BWCA Entry Point, Route, and Trip Report Blog
April 04 2020
Number of Permits per Day: 27
Elevation: 1356 feet
Moose Lake - 25
Wind Lake Winter Camping Trip-2013
February 04, 2013
Number of Days:
I planned what I thought was a reasonable distance to go in, which was across Moose Lake through a 1/2 mile portage trail then half way across Wind Lake to set up camp. This is approximately 2 1/2 miles. Now I thought this because I run through trails almost everyday, compete in ultra trail marathons and regularly do push-ups. So what's the problem?
I packed my toboggan like it was Santa's sleigh, and almost impossible to pull! I used my running shoes with ice spikes on, another big mistake. I brought my snow shoes and did used them on the haul out.
It took everything I had within me to get my toboggan half way across Moose Lake on a pre made dog sled trail, only to find out that it went north and I had to turn west and start breaking my own trail. I could only move the toboggan about 50ft at a time before my heart rate was getting to high. So I kept moving it and resting until I got it to the portage trail. I looked at the portage trail and it went straight up, and I thought this would be impossible to get my gear up and across to the next lake, so I decided to take 2 trips across to get my gear to Wind lake (which I had to break my own trail). This worked but this got me set up just before dark and I had to go searching for my firewood in the dark.
Some of the weight issues, were that I brought many items that I either didn't need or did not use. I weighed these items when I returned just for fun and the unnecessary items weighed 17 lbs.. The other heavy items were my choice of food, I brought fresh apples and banana( which froze) and hydrated soups and chili. In general I just simply brought way to much stuff.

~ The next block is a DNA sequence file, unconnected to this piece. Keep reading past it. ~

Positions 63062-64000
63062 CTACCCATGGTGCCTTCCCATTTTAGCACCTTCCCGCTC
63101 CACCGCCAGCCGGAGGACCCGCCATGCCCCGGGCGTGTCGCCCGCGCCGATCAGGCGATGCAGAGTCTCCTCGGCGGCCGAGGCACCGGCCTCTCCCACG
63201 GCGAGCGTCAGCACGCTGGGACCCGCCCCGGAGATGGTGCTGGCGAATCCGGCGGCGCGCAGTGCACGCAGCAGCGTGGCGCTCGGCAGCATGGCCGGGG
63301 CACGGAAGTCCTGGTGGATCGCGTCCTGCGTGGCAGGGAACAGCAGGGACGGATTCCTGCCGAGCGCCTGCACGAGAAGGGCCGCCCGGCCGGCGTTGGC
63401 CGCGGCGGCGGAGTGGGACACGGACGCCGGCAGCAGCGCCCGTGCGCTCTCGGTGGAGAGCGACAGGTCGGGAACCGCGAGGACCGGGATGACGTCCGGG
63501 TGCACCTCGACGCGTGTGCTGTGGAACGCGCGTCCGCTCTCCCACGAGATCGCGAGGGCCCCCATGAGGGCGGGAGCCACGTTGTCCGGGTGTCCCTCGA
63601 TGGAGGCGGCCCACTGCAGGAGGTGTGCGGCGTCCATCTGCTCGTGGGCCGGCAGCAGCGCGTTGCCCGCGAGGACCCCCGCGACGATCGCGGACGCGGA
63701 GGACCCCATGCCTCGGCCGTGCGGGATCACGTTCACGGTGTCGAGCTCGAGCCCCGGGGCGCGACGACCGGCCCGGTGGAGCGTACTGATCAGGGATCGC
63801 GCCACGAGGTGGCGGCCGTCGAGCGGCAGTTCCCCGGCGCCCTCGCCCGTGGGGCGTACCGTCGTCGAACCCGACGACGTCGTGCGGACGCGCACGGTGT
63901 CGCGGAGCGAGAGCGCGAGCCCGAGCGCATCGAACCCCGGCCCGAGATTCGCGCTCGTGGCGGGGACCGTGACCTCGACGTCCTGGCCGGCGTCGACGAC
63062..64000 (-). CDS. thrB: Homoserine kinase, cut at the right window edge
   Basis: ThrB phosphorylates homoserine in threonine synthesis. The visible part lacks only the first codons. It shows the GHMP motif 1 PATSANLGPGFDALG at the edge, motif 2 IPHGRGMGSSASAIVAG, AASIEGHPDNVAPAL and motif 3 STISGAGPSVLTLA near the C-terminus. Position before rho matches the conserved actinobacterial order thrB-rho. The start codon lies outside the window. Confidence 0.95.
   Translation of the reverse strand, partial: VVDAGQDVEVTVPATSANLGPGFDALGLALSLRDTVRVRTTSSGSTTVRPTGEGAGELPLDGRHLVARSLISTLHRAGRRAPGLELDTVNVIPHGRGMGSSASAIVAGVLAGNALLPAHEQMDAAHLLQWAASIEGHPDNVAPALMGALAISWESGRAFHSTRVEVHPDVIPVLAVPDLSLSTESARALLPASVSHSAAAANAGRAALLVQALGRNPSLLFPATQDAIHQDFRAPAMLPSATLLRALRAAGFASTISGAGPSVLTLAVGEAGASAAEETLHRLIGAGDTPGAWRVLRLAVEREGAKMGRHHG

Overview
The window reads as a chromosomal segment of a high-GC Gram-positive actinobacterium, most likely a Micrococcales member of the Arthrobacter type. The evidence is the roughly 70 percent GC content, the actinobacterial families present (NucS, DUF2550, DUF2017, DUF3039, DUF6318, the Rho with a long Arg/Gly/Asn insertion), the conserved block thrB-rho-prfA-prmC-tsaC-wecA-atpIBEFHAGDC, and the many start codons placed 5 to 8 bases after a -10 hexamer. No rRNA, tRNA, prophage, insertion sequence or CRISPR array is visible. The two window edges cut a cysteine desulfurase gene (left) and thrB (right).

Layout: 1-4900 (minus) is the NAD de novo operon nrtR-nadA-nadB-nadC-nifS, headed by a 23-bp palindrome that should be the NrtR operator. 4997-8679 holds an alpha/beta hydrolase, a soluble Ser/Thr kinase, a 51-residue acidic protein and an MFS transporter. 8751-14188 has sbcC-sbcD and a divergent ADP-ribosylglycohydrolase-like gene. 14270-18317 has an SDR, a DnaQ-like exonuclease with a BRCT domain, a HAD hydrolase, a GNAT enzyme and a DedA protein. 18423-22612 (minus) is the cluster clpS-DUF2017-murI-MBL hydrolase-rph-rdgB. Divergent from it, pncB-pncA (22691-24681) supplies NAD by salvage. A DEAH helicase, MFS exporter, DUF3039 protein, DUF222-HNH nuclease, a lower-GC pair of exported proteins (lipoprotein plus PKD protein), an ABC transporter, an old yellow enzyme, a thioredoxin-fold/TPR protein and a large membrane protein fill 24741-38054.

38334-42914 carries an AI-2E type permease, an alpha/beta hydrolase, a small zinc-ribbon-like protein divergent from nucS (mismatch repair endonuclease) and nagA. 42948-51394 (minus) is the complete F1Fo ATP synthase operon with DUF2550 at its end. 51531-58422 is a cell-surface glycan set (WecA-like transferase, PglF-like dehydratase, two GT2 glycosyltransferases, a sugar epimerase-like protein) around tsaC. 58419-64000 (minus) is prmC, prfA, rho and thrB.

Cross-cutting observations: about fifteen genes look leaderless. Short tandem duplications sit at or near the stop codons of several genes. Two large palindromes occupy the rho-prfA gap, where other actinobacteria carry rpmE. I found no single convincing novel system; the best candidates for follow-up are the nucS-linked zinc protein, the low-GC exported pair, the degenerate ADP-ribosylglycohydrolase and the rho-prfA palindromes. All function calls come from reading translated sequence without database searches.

As far as setting up my camp on Wind lake goes it could not have been better, the lake had no one there all week. I only saw 5 snowshoers passing through. My fishing experience was great I kept a few and released a few including a 35" 10 lb. Northern Pike. The weather was calm and mild as well.
One morning I was fishing and started hearing some howling and yipping. I got a little nervous thinking it was a wolf pack and they were very close by. It occurred to me that I hadn't had my morning coffee yet so I went back into my tent, honestly it was the coffee that I was after; I just happened to be closer to my Survival Knife.
Luckily one of those snowshoers was passing by and I shouted if he could hear the wolves and he said it was a dog sled team, phew....
I kept having trouble with my stove backing smoke up into the tent and it seemed like it took me forever to diagnose that my spark arrestor was clogged. I pulled it off an banged off a soot cake and ended up having to clean this thing a couple of other times. There was a lot of wet wood to deal with.
A couple of the nights the sky was clear and I was able to see more stars than I've ever seen before quite awesome! I'm sure that no one could count them all.
One of the things that I noticed right away that is different from anywhere that I've ever been is the silence that is in the boundary waters. It was a little eerie at times, but mostly peaceful.
I made a plan to get my gear out and I would do it in 2 hauls. So Friday the day before I left I took off with what gear I didn't need for the last night. It didn't seem like a big load and so it was wasn't. I did the 5 mile round trip in about 3 hours.
One of the new things that I did on this trip (besides the trip,itself)is to read a novel. I read "Unbroken by Laura Hillenbrand" check it out! I had plenty of time in the evenings since I would not allow myself to go to bed until 10 pm.
The last load on Saturday was still very heavy to get out. By using the snowshoes on the trails that I and the snowshoers made, it was doable, although still very taxing.
In summary it was a very challenging trip, but at the same time fun and rewarding... and there is no way I'm telling you where I caught those fish!
Thanks for reading.